2. There is also a shuttle service ($16) For more detailed information, please check the following link: Super Shuttle - MSP Airport . 3. By Taxi (about$40 to $45). For more detailed information, please check the following link: Taxi - MSP Airport . Here is a map showing both the Math dept (Vincent Hall) and Mech E Dept. Map . #### Mini-course speakers: • Selman Akbulut (Michigan State) • Anar Akhmedov (University of Minnesota) • Weimin Chen (University of Massachusetts, Amherst) • Yi-Jen Lee (The Chinese University of Hong Kong) • Tian-Jun Li (University of Minnesota) • Ciprian Manolescu (University of California, Los Angeles) • Chris Wendl (University College London) Abstract of mini courses : 4-manifolds via their handlebodies (by Selman Akbulut) Abstract: Handlebody descriptions of 3 and 4-manifolds will be discussed, and as time permits their various applications to 4-manifold problems will be given, such as carving, branch coverings, knot complements, complex surfaces, Stein manifolds, Lefschetz fibrations, BLF's, corks and plugs. From these techniques various exotic manifolds will be constructed, such as going from handlebody of logarithmic transforms to Dolgachev surfaces, and from handlebody of surface bundles over surfaces to Akhmedov-Park exotic manifolds. Construction of exotic 4-manifolds (by Anar Akhmedov) Abstract: Lecture 1: Construction of Lefschetz fibrations via Luttinger surgery Luttinger surgery is a certain type of Dehn surgery along a Lagrangian torus in a symplectic 4-manifold. The surgery was introduced by Karl Murad Luttinger in 1995, who used it to study Lagrangian tori in R^4. Luttinger's surgery has been very effective tool recently for constructing exotic smooth structures on 4-manifolds. In this talk, using Luttinger surgery, I will present a new constructions of Lefschetz fibration over 2-sphere whose total space has arbitrary finitely presented group G as the fundamental group (a joint result with Burak Ozbagci). Lecture 2: The geography of symplectic 4-manifolds The symplectic geography problem, originally posed by Robert Gompf, ask which ordered pairs of nonnegative integeres are realized as (chi(X), c1^2(X)) for some symplectic 4-manifold X. In this lecture we will address the geography problem of simply-connected spin and non-spin symplectic 4-manifolds with nonnegative signature or near the Bogomolov-Miyaoka-Yau line c1^2(X) = 9chi(X) (joint results with B. Doug Park). Group actions on 4-manifolds (by Weimin Chen) Abstract: In this mini-course we give an introduction to some basic questions and basic techniques in the study of finite group actions on 4-manifolds, with an emphasis given to symplectic finite group actions. Lecture 1: A general introduction to finite group actions on 4-manifolds, with emphasis on locally linear topological actions: basic properties, construction, and obstructions to smoothability. Lecture 2: Symplectic finite group actions. J-holomorphic curves in 4-orbifolds. Orbifold Seiberg-Witten-Taubes theory. Lecture 3: Symplectic actions on CP^2 and K3 surfaces. Some open problems. Elements of HM and ECH (by Yi-Jen Lee) Abstract: I will go over some background of Seiberg-Witten-Floer homology and ECH (in a generalized sense), their relations, and if time permits, some computations. The Kodaira dimension of symplectic 4-manifolds (by Tian-Jun Li) Abstract: Lecture 1. Kodaira dimension for low dimensional manifolds Lecture 2. Symplectic 4-manifolds with non-positive Kodaira dimension The triangulation conjecture (by Ciprian Manolescu) Abstract: First lecture: The Seiberg-Witten equations in 3 dimensions I will review the Kronheimer-Mrowka construction of monopole Floer homology for 3-manifolds, with particular emphasis on the Froyshov invariant. I will also discuss the Pin(2) symmetry that appears in the presence of a spin structure, and some notions of Pin(2)-equivariant topology. Second lecture: Finite dimensional approximation and the Floer spectrum I will present an alternate construction of S^1-equivariant Seiberg-Witten Floer homology, based on finite dimensional approximation and Conley index theory. The construction yields something more, an S^1-equivariant Floer spectrum. When we have a spin structure, everything can be tweaked to take into account the Pin(2)-equivariance of the equations. Third lecture (conference talk): The triangulation conjecture We define Pin(2)-equivariant Seiberg-Witten Floer homology for rational homology 3-spheres equipped with a spin structure. The analogue of Froyshov'’s correction term in this setting is an integer-valued invariant of homology cobordism whose mod 2 reduction is the Rokhlin invariant. As an application, we show that the 3-dimensional homology cobordism group has no elements of order 2 that have Rokhlin invariant one. By previous work of Galewski-Stern and Matumoto, this implies the existence of non-triangulable high-dimensional manifolds. Lefschetz fibrations and symplectic fillings of contact 3-manifolds (by Chris Wendl) Abstract: Lefschetz fibrations have played a major role in symplectic topology since the 1990's, when they appeared in the topological characterization of closed symplectic 4-manifolds due to Donaldson and Gompf. A short time later, Giroux introduced a corresponding characterization of contact manifolds in terms of open book decompositions, which can be understood as the natural structure arising at the boundary of a Lefschetz fibration over the disk. My goal in this minicourse will be to explain the relationship between symplectic/contact structures and these types of topological decompositions, and to sketch some striking applications that make use of holomorphic curve technology, e.g. the fact that all weak fillings of planar contact manifolds are blow-ups of Stein fillings (a joint result with Niederkrueger), and a recent generalization of that result in joint work with Lisi and Van Horn-Morris. My perspective on this subject is rather more geometric than topological: instead of following the topologist's standard approach of understanding Lefschetz fibrations and Stein structures in terms of handle decompositions, I will explain a version of the "Thurston trick" that gives existence and uniqueness (up to deformation) of symplectic and Stein structures on Lefschetz fibrations over arbitrary surfaces with boundary. I will then sketch some of the holomorphic curve techniques that give results in the other direction. Here is an approximate outline of the content of the lectures: LECTURE 1: "Basic notions and results" Definitions of contact structures and weak/strong/exact/Stein fillings, Lefschetz fibrations, spinal open books and contact structures, a theorem on fillings of partially planar spinal open books, examples and applications. LECTURE 2: "Symplectic geometry from topological decompositions" Existence/uniqueness of contact structures on spinal open books (generalizing a result of Thurston-Winkelnkemper), existence/uniqueness of symplectic and Stein structures on (allowable) Lefschetz fibrations (generalizing results of Thurston and Gompf). LECTURE 3: "Topological decompositions from symplectic geometry" Stable Hamiltonian structures, holomorphic curves in completed symplectic fillings, reconstructing a Lefschetz fibration from a planar open book at the boundary. Lecture notes and slides from the mini-courses : • W. Chen - 07-31-13 - Group actions on 4-manifolds I • W. Chen - 08-01-13 - Group actions on 4-manifolds II • W. Chen - 08-02-13 - Group actions on 4-manifolds III • T. Li - 07-31-13 - Kodaira dimensions of low dimensional manifolds • T. Li - 08-01-13 - Symplectic 4-manifolds with non-positive Kodaira dimension • A. Akhmedov - 08-02-13 - Construction of Lefschetz fibrations via Luttinger surgery • A. Akhmedov - 08-02-13 - Exotic smooth structures on 4-manifolds • #### Schedule of the workshop: On the weekdays, the lectures will be in the Mech Engineering Department, Room 18. It is right by the Math Department. It is convenient to enter the building from the left most entrance (going down the stairs). On the weekends, the lectures will be in the Math dept, Room 16. The lecture room 16 is in the basement of the Math Deptartment.  Wednesday 7/31 Thursday 8/1 Friday 8/2 Saturday 8/3 Sunday 8/4 9:00-9:30 Registration and Coffee (math department lounge) 9:00-9:30 Coffee 9:00-9:30 Coffee 9:00-9:30 Coffee 9:00-9:30 Coffee 9:30-10:30 W. Chen I 9:30-10:30 W. Chen II 9:30-10:30 W. Chen III 9:30-10:30 C. Manolescu II 9:30-10:30 Y-J. Lee I 11:00-12:00 T-J. Li I 11:00-12:00 T-J. Li II 11:00-12:00 C. Manolescu I 11:00-12:00 A. Akhmedov II 11:00-12:00 Y-J. Lee II Lunch Lunch Lunch Lunch Lunch 2:00-3:00 S. Akbulut I 2:00-3:00 S. Akbulut II 2:00-3:00 C. Wendl III 2:00-5:00 Short talks 3:30-4:30 C. Wendl I 3:30-4:30 C. Wendl II 3:30-4:30 A. Akhmedov I 5:30 - 6:30 Soccer 5:30 Dinner (math department lounge) 5:30 - 6:30 Soccer Schedule of the conference: On the weekdays, the lectures will be in the Mech Engineering Department, Room 18. It is right by the Math Department. It is convenient to enter the building from the left most entrance (going down the stairs). On the weekends, the lectures will be in the Math Dept, Room 16. The lecture room 16 is in the basement of the Math Department.  Monday 8/5 Tuesday 8/6 Wednesday 8/7 Thursday 8/8 Friday 8/9 Saturday 8/10 9:00-9:30 Registration and Coffee 9:00-9:30 Coffee 8:30-9:00 Coffee 9:00-9:30 Coffee 9:00-9:30 Coffee 8:30-9:00 Coffee 9:30-10:30 C. Manolescu 9:30-10:30 S. Akbulut 9:00-10:00 A. Stipsicz 9:30-10:30 M. Ue 9:30-10:30 M. Furuta 9:00-10:00 H-J. Kim 11:00-12:00 R. Gompf 11:00-12:00 B. Ozbagci 10:15-11:15 T. Cochran 11:00-12:00 Y. Ni 11:00-12:00 Z. Wu 10:15-11:15 J. Wang Lunch Lunch 11:30-12:30 C. Karakurt Lunch Lunch 1:30-2:30 D. Auckly 1:30-2:30 I. Baykur freeafternoon 1:30-2:30 H. Endo 1:30-2:30 M. Usher 2:45-3:45 W. Zhang 2:45-3:45 L. Starkston 2:45-3:45 M. Hamilton 2:45-3:45 W. Wu 4:15-5:15 F. Arikan 4:15-5:15 T. Lidman 4:15-5:15 J. Dorfmeister 4:15-5:15 M. Pinnsonault 5:30 - 6:30 Soccer 5:30 Dinner (math department lounge) 5:30 - 6:30 Soccer Titles and abstracts of the talks : Exotic Stein Fillings (by Selman Akbulut) Abstract: I will construct infinitely many simply connected compact 4-dimensional Stein handlebodies with second Betti number 2, such that they are all homeomorphic but not diffeomorphic to each other, furthermore they are Stein fillings of the same contact 3-manifold. I will briefly explain their role in the world of corks and plugs. This is a joint work with K. Yasui. Lefschetz Fibrations on Compact Stein Manifolds (by Firat Arikan) Abstract: We prove that up to diffeomorphism every compact Stein manifold W of dimension 2n+2>4 admits a Lefschetz fibration over the two-disk with Stein regular fibers, such that the monodromy of the fibration is a symplectomorphism induced by compositions of right-handed Dehn twists along embedded Lagrangian n-spheres on the generic fiber. Moreover, the induced open book supports the induced contact structure on the boundary of W. This result generalizes the Stein surface case of n=1, previously proven by Loi-Piergallini and Akbulut-Ozbagci. This is a joint work with Selman Akbulut. Strict One-stable Equivalence in Four Dimensions (by David Auckly) Abstract: A well-known theorem of Wall establishes that two simply-connected, homeomorphic smooth$4$-manifolds become diffeomorphic after taking the connected sum with enough copies of$S^2 \times S^2$. We call two manifolds$n$-stable equivalent if they are diffeomorphic after taking the connected sum with$n$copies of$S^2 \times S^2$. It is less well known, but the analog of Wall's result holds for topologically isotopic smooth$S^2$s in a$4$-manifold and for topologically isotopic diffeomorphisms. In this talk we will present smooth$S^2$s that are strictly$1$-stable equivalent, as well as diffeomorphisms that are strictly$1$-stable equivalent. (Joint with Danny Ruberman, Paul Melvin, and Hee-Jung Kim) Topological complexity of symplectic 4-manifolds and Stein fillings (by Inanc Baykur) Abstract: Following the ground-breaking works of Donaldson and Giroux, Lefschetz pencils and open books have become central tools in the study of symplectic 4-manifolds and contact 3-manifolds. An open question at the heart of this relationship is whether or not there exists an a priori bound on the topological complexity of a symplectic 4-manifold, coming from the genus of a compatible Lefschetz pencil on it, and a similar question inquires if there is such a bound on any Stein filling of a fixed contact 3-manifold, coming from the genus of a compatible open book. We will present our solutions to both questions, making heroic use of positive factorizations in surface mapping class groups of various flavors. This is joint work with J. Van Horn-Morris Counterexamples to Kauffman's Conjectures on Slice knots (by Tim Cochran) Abstract: In the 1960's Levine introduced a program to decide whether or not a knot is a slice knot by studying curves on any one of its Seifert surfaces. In support of this philosophy, in 1982 Louis Kauffman conjectured that if a knot in S^3 is a slice knot then on any Seifert surface for that knot there exists a (homologically essential) simple closed curve of self-linking zero which is itself a slice knot, or at least has Arf invariant zero. Since that time, considerable evidence has been amassed in support of this conjecture. In particular, many invariants that obstruct a knot from being a slice knot have been explicitly expressed in terms of invariants of such curves on the Seifert surface. We give counterexamples to Kauffman's conjecture, that is, we exhibit (smoothly) slice knots that admit (unique minimal genus) Seifert surfaces on which every homologically essential simple closed curve of self-linking zero has non-zero Arf invariant and non-zero signatures. We not only explain the failure of Levine's philosophy, but also how it can be repaired Symplectic Sums along Spheres: Minimality and Kodaira Dimension (by Josef Dorfmesiter) Abstract: Symplectic Sums have provided the symplectic world with a plethora of examples. In the case of symplectic 4-manifolds, one fundamental question is under what conditions the sum is minimal, i.e. contains no embedded sphere of self-intersection -1. This question was answered by Usher for sums along surfaces of positive genus. I will detail the result in the case of sums along spheres. Moreover, it is possible to determine the Kodaira dimension of such sums, the positive genus case is again Usher's result. Of particular interest is the question if and when such a sum can have Kodaira dimension 0 and how such examples relate to known symplectic manifolds of Kodaira dimension 0. I will describe work adressing these questions in the genus 0 case. Chart description for hyperelliptic Lefschetz fibrations and their stabilization (by Hisaaki Endo) Abstract: Chart descriptions are a graphic method to describe monodromy representations of various topological objects. Here we introduce a chart description for hyperelliptic Lefschetz fibrations, and show that any hyperelliptic Lefschetz fibration can be stabilized by fiber-sum with certain basic Lefschetz fibrations. This is a joint work with Seiichi Kamada. Two variants of the 10/8 inequality (by Mikio Furuta) Abstract: (1) A generalization of spin(^c) structure: Using SO(3)-instantons Froyshov showed a local coeffiecient version of Donaldson's theorem about definite intersection form. Using a local coefficient version of Seiberg-Witten monopoles Nakamura showed a similar result as well as a 10/8-type inequiality. I will explain a slight improvement of Nakamura's inequality. Joint work with Yukio Kametani and Nobuhiro Nakamura. (2) Spin manifolds with boundary: Two invariants$\omega_+,\omega_-$for spin homology 3-spheres are introduced in terms of Pin(2)-equivariant Floer K group to formulate 10/8 type inequality for spin 4-manfolds with boundary. A similar result is obtained by Manolescu independently. I will explain an estimate of$\omega_+,\omega_-\$ for Seifert fibered cases. Joint work with Tian-Jun Li.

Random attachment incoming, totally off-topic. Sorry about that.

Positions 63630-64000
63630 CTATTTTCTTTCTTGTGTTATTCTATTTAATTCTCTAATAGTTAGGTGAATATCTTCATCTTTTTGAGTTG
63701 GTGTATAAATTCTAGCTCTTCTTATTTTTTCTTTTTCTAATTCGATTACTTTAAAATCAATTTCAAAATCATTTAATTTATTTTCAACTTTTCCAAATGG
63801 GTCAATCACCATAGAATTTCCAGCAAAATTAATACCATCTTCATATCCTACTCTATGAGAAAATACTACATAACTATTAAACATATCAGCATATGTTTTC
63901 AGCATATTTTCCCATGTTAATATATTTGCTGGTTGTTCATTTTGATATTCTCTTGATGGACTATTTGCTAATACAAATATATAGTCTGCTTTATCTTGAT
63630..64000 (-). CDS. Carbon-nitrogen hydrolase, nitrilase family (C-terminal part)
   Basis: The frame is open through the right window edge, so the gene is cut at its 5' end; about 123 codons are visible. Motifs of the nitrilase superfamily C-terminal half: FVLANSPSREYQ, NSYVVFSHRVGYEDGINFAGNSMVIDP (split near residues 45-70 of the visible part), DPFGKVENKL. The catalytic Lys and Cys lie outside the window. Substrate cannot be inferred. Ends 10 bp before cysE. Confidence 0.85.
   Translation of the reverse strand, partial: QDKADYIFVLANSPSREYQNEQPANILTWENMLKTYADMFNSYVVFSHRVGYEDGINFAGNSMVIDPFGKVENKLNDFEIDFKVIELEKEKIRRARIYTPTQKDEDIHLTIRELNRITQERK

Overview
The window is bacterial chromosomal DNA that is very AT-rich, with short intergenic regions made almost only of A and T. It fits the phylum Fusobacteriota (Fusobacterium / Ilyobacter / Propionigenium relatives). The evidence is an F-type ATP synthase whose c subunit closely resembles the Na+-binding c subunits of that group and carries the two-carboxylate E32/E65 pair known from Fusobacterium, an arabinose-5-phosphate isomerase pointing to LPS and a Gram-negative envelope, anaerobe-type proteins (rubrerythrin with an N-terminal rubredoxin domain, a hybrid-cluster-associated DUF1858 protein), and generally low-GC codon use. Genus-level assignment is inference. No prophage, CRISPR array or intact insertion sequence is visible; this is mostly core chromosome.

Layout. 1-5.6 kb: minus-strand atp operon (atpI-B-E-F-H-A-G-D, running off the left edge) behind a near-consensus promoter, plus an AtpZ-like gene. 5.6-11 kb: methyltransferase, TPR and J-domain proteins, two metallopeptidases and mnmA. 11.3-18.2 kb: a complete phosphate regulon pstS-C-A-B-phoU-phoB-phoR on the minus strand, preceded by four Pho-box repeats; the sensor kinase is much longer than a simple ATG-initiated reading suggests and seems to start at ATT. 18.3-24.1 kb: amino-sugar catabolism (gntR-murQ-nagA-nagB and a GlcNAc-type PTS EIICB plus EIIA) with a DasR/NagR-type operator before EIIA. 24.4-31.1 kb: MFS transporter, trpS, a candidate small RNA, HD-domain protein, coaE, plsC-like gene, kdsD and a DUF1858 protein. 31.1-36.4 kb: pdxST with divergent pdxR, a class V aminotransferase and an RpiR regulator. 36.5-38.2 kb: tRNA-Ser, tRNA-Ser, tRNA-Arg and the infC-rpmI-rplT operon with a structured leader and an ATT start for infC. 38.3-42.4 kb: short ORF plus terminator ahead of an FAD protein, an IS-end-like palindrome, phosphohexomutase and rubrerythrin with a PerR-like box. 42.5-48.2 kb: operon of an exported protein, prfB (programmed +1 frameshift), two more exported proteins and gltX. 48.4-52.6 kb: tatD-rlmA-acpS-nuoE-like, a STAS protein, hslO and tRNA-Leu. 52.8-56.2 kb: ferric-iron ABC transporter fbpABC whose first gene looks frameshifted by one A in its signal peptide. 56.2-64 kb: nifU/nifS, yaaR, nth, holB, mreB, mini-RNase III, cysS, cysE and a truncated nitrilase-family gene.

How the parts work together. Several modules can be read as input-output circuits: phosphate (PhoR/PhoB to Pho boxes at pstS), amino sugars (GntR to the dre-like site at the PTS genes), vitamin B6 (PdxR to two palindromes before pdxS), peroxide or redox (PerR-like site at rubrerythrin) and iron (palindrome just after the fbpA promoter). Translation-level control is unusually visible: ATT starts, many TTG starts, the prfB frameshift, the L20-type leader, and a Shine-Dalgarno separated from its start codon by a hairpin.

Exotic smoothings of open 4-manifolds (by Robert Gompf)